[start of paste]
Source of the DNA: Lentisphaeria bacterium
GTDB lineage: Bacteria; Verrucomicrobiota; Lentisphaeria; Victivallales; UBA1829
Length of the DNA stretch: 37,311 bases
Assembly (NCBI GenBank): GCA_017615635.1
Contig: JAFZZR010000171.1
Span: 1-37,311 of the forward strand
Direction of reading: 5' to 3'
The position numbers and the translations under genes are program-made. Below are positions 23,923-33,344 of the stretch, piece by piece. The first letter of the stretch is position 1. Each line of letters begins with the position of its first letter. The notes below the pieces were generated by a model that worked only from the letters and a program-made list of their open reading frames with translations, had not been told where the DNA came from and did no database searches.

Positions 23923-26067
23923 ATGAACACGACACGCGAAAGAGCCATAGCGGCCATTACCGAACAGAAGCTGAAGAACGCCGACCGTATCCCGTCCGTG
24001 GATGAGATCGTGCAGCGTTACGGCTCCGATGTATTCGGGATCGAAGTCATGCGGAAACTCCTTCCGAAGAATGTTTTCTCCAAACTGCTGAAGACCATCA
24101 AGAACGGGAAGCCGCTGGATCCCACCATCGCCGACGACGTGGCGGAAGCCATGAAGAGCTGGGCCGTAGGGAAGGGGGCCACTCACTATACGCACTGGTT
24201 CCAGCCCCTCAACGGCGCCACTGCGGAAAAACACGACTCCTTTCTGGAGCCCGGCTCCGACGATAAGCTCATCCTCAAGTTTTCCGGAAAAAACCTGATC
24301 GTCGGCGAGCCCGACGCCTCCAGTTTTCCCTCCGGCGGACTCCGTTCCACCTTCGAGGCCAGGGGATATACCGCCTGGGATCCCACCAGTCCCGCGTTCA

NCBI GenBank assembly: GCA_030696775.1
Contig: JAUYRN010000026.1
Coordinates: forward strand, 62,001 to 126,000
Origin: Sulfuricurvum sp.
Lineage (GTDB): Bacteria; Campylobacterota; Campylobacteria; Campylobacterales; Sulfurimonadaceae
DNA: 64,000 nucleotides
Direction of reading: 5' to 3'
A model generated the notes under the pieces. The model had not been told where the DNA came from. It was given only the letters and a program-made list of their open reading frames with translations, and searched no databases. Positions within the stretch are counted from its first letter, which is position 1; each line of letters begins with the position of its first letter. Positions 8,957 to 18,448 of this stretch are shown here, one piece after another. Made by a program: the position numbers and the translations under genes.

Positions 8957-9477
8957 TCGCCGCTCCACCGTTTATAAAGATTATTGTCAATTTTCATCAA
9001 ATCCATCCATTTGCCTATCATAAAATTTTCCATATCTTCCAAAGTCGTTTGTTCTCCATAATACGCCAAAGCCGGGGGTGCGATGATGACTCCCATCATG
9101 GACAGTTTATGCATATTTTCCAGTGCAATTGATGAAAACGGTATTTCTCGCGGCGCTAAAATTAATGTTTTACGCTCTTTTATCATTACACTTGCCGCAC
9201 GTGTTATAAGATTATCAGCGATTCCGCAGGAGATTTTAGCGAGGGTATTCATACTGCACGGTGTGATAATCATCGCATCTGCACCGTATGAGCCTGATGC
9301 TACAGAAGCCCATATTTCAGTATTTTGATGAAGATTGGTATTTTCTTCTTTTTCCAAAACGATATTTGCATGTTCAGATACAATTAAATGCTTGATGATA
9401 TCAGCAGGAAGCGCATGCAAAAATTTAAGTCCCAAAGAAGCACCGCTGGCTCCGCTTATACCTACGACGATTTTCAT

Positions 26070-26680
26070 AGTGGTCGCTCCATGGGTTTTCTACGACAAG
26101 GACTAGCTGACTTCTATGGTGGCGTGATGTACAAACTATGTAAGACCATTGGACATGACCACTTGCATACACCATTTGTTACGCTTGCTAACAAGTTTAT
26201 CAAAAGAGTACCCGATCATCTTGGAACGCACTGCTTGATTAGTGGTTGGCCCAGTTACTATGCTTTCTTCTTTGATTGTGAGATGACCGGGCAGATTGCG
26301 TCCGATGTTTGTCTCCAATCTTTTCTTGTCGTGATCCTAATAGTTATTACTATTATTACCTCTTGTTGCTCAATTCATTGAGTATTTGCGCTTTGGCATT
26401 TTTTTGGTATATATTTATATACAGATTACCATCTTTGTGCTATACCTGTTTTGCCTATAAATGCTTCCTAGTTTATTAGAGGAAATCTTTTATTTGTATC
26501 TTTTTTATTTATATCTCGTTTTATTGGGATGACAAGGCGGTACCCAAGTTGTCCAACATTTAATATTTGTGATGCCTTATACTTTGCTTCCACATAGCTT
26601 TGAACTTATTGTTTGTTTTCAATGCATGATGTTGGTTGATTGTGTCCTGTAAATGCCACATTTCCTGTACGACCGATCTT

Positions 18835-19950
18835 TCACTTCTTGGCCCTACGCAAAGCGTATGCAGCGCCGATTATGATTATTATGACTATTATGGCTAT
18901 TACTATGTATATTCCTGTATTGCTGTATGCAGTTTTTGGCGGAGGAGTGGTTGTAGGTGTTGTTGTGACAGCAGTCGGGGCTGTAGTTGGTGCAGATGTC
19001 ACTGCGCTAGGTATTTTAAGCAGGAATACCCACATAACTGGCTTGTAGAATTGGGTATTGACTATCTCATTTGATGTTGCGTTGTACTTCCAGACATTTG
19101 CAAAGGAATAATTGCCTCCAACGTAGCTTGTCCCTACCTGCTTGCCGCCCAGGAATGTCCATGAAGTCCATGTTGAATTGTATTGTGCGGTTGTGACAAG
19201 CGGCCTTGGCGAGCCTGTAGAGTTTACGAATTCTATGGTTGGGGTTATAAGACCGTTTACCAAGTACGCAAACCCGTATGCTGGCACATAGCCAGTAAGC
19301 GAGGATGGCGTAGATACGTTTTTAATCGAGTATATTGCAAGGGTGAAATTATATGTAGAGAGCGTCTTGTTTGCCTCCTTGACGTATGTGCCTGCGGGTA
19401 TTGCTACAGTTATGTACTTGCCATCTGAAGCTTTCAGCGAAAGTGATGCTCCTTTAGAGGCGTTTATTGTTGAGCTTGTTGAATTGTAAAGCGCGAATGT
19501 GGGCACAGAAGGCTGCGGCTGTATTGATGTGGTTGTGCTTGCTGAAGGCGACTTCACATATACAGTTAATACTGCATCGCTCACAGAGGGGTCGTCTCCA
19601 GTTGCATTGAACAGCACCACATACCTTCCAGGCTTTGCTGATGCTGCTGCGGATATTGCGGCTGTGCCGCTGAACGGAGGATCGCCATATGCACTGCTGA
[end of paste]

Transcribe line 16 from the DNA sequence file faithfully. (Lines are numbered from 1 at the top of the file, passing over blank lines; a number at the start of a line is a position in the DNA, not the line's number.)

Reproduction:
Contig: JAUYRN010000026.1